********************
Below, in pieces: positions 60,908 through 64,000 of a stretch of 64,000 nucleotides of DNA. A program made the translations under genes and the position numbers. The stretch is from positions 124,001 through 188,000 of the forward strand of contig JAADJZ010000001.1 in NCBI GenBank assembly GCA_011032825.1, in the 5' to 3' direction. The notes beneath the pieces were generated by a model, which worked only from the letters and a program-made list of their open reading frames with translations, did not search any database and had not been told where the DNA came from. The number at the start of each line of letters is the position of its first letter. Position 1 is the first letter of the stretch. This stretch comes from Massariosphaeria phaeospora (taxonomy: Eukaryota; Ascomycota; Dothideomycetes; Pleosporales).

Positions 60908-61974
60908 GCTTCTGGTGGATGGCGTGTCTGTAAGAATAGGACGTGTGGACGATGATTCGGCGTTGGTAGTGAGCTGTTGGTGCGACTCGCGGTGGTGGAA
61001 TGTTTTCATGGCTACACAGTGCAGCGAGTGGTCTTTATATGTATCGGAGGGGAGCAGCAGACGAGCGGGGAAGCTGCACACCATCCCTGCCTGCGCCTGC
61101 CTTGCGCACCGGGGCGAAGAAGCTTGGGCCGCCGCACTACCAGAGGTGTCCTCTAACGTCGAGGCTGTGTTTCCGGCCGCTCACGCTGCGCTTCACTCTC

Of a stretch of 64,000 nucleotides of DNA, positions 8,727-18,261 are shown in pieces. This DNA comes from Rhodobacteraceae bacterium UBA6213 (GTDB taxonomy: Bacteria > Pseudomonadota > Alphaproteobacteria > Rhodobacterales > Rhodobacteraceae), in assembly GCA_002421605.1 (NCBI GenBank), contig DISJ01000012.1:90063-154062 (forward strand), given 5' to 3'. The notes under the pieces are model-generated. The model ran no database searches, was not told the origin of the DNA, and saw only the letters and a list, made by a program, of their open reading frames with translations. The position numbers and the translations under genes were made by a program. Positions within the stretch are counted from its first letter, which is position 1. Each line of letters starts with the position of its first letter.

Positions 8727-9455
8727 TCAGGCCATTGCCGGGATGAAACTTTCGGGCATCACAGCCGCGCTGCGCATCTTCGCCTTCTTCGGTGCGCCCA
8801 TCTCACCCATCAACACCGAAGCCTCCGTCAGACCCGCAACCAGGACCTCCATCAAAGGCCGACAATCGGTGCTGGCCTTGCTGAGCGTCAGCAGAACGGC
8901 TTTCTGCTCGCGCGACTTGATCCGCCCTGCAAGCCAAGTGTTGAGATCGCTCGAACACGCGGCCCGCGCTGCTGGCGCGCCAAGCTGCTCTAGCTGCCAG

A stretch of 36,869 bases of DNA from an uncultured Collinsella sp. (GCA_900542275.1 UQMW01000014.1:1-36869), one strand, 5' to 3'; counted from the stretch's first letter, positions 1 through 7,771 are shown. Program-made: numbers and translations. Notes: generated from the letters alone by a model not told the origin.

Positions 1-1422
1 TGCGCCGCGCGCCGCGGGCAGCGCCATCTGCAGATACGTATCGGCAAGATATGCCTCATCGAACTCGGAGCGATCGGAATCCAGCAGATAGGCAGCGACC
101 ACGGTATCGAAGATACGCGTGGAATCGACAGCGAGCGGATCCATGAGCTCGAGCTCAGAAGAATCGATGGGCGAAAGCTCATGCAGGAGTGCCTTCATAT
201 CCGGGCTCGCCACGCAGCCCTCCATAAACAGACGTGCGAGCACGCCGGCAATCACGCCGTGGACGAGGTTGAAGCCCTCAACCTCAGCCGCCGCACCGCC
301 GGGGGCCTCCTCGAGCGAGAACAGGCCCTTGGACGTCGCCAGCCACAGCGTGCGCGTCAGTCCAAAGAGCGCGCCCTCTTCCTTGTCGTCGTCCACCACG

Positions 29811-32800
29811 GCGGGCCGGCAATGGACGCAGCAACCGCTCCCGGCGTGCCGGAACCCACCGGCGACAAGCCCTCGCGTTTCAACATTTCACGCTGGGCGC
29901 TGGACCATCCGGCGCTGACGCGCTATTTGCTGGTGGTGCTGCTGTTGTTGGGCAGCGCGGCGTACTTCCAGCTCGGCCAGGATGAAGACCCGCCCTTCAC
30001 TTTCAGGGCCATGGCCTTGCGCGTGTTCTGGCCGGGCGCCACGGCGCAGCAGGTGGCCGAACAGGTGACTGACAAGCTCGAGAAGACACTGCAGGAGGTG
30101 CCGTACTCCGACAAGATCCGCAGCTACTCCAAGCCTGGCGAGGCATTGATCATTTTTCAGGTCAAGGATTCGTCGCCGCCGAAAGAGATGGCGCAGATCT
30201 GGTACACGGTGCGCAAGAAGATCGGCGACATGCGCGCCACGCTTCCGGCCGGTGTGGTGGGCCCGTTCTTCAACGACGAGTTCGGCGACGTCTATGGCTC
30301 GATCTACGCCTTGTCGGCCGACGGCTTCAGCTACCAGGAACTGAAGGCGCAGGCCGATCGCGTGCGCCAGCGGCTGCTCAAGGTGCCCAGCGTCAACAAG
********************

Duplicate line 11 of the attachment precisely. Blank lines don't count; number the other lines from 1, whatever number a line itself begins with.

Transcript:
A stretch of 36,869 bases of DNA from an uncultured Collinsella sp. (GCA_900542275.1 UQMW01000014.1:1-36869), one strand, 5' to 3'; counted from the stretch's first letter, positions 1 through 7,771 are shown. Program-made: numbers and translations. Notes: generated from the letters alone by a model not told the origin.